The U.S.-brokered Israeli-Palestinian conflict negotiations have yet to yield any tangible results. Serious disagreements remain over key issues such as borders, refugees, security, and the status of Jerusalem. Recently, Israeli Prime Minister Benjamin Netanyahu paid a surprise visit to Jordan’s King Abdullah to discuss these issues. While Jordan officially supports a two-state solution, Jordan’s leaders have also quietly expressed serious concerns over the parameters of a future Palestinian state.
Does Jordan truly want an independent Palestinian state?
“The Jordanians want a solution that doesn’t undermine the domestic stability of the Hashemite kingdom. [One that] creates a relatively secure border and protects their interests in Jerusalem. The Israeli-Palestinian negotiations touch upon their national security,” Aaron David Miller—a former U.S. Mideast advisor and negotiator, and now a distinguished scholar at the Wilson Center think tank—told JNS.org.
One of the major issues to arise in Israeli-Palestinian negotiations has been the status of the Jordan Valley, a narrow rift valley between the Judean Mountains and the Jordan River that forms the border with Jordan. Both Israel and Jordan are deeply concerned that the West Bank could turn into a haven for terrorists, like the Gaza Strip did after an Israeli withdrawal in 2005.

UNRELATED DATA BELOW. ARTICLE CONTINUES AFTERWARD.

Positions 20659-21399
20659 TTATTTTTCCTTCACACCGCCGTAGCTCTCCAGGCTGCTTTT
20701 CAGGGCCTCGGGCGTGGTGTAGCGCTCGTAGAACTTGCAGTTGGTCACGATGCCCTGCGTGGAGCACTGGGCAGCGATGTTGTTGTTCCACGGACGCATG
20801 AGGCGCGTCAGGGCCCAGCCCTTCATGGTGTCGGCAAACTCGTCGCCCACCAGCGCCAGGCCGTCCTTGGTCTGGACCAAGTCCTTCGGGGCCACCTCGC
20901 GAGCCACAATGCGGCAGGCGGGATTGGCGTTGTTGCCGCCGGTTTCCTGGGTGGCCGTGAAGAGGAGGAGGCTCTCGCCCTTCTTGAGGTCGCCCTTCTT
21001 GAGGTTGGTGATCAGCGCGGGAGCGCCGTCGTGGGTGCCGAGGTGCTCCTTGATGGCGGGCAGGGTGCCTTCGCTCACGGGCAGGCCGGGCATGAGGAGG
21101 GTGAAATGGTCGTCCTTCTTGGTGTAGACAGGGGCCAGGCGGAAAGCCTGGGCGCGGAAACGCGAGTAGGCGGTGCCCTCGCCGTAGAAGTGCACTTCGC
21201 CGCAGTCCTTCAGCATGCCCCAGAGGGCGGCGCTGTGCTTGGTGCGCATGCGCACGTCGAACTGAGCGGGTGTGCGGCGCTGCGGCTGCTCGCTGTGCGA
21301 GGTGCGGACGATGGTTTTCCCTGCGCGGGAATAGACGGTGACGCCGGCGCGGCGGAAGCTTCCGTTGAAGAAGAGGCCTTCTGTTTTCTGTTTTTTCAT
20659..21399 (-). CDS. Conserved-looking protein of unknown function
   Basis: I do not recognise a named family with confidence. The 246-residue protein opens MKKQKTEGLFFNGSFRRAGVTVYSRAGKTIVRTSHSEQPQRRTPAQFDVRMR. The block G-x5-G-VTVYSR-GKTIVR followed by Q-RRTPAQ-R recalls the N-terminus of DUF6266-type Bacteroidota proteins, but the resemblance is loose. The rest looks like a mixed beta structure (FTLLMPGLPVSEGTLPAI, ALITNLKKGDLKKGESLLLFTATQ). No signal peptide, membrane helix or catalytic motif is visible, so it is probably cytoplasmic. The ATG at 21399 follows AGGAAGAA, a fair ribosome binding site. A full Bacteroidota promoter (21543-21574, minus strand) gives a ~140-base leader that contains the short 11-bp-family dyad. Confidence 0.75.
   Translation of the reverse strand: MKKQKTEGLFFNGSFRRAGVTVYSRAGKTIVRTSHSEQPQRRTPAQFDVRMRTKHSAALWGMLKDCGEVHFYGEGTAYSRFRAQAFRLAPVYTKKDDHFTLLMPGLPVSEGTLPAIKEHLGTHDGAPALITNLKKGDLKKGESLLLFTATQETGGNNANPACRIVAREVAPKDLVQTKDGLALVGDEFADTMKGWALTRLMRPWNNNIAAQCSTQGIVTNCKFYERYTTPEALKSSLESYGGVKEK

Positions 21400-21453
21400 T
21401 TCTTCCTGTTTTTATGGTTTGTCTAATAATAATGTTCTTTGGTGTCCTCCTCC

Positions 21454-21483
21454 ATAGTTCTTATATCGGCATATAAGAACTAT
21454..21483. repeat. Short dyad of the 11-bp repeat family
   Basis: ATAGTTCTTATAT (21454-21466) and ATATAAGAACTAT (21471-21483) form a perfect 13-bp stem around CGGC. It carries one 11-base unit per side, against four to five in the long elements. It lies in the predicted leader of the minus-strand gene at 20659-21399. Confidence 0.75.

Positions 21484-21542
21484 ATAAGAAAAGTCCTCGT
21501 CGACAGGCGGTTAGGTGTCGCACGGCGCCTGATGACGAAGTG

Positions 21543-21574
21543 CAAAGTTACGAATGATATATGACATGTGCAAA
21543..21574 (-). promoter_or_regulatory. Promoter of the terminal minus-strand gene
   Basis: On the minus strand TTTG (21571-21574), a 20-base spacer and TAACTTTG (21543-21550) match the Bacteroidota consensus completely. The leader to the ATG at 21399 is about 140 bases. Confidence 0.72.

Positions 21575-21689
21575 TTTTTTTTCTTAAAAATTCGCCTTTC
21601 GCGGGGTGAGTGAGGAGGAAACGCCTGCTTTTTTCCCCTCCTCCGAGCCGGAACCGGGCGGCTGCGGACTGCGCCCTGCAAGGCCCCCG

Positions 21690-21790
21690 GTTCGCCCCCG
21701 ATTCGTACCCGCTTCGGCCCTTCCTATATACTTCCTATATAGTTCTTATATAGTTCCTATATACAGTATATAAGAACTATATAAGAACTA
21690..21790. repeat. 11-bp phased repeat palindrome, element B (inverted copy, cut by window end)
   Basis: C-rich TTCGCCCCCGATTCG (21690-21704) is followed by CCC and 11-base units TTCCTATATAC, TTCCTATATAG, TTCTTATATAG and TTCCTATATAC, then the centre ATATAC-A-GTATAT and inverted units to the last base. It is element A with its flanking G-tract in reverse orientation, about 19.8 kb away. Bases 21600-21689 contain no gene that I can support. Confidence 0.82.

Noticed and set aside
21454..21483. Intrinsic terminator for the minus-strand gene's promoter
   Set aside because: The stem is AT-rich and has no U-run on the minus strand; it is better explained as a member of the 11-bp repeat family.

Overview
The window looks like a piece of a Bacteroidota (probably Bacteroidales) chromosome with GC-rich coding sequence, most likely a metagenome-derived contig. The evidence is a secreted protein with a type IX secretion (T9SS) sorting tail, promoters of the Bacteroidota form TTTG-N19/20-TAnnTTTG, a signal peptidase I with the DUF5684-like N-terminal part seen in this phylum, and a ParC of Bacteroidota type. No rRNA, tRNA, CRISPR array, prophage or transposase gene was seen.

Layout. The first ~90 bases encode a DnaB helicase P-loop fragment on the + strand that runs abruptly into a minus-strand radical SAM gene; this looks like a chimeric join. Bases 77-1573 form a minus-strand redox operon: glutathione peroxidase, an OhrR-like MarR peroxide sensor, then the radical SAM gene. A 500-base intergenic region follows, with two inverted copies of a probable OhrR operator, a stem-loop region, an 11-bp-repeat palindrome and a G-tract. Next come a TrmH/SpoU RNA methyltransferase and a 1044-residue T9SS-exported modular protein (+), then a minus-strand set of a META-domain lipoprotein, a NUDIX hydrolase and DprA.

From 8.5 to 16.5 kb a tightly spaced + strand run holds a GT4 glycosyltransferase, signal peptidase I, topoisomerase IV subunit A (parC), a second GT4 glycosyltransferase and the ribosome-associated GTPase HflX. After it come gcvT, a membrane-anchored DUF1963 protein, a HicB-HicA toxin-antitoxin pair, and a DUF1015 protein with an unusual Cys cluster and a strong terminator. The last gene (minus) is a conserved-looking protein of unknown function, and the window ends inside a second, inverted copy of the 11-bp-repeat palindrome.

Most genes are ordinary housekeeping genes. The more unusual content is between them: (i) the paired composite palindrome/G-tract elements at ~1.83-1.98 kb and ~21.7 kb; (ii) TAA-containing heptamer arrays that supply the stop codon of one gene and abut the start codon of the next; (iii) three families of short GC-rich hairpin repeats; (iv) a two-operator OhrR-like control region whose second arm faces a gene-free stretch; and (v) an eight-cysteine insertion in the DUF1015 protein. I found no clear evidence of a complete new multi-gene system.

Thus far, Israel has made it clear that it wants to hold on to the Jordan Valley and to maintain the current Jewish communities there as well.
“I do not intend to evacuate any settlements or uproot a single Israeli,” Israeli Prime Minister Benjamin Netanyahu recently said in a meeting with U.S. Secretary of State John Kerry in Davos, Switzerland.
In the recent meeting between Netanyahu and Abdullah, Netanyahu briefed the Jordanian leader on the “recent developments in the negotiations between Israel and the Palestinians,” and emphasized that Israel “places a premium on security arrangements, including Jordan’s interests, in any future agreement,” the Israeli Prime Minister’s Office said in a statement.